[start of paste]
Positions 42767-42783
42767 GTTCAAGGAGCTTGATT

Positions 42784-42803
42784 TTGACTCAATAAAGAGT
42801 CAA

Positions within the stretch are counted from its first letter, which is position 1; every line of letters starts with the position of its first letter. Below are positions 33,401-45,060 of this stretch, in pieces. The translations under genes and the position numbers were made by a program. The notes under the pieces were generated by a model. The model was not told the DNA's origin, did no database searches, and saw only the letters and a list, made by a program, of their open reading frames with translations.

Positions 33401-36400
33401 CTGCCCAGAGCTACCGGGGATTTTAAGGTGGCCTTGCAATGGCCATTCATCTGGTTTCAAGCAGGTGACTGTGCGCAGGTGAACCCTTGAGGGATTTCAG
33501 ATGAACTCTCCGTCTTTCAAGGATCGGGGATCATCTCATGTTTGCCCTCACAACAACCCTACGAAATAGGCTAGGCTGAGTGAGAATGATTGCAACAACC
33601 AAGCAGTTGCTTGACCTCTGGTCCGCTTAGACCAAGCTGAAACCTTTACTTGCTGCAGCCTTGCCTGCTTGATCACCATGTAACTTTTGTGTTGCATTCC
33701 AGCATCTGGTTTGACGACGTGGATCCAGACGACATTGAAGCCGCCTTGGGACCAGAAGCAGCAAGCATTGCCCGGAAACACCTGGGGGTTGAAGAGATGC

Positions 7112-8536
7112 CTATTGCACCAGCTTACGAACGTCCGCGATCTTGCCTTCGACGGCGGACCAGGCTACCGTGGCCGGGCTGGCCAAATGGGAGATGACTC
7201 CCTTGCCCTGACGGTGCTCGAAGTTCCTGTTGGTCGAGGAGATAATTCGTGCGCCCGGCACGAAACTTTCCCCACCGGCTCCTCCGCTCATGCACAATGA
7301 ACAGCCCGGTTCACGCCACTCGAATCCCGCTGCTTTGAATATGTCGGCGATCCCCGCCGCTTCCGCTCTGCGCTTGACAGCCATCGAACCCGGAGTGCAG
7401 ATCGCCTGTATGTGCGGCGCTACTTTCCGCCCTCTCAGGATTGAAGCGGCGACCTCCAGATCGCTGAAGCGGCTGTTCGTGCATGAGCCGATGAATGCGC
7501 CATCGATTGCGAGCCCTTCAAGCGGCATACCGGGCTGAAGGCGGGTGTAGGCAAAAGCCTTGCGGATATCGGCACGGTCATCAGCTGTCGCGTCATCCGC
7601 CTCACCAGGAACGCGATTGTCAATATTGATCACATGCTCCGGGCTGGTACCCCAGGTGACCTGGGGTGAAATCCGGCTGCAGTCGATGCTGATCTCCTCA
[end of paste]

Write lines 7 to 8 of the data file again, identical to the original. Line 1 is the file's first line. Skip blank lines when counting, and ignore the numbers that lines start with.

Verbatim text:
Positions 33401-36400
33401 CTGCCCAGAGCTACCGGGGATTTTAAGGTGGCCTTGCAATGGCCATTCATCTGGTTTCAAGCAGGTGACTGTGCGCAGGTGAACCCTTGAGGGATTTCAG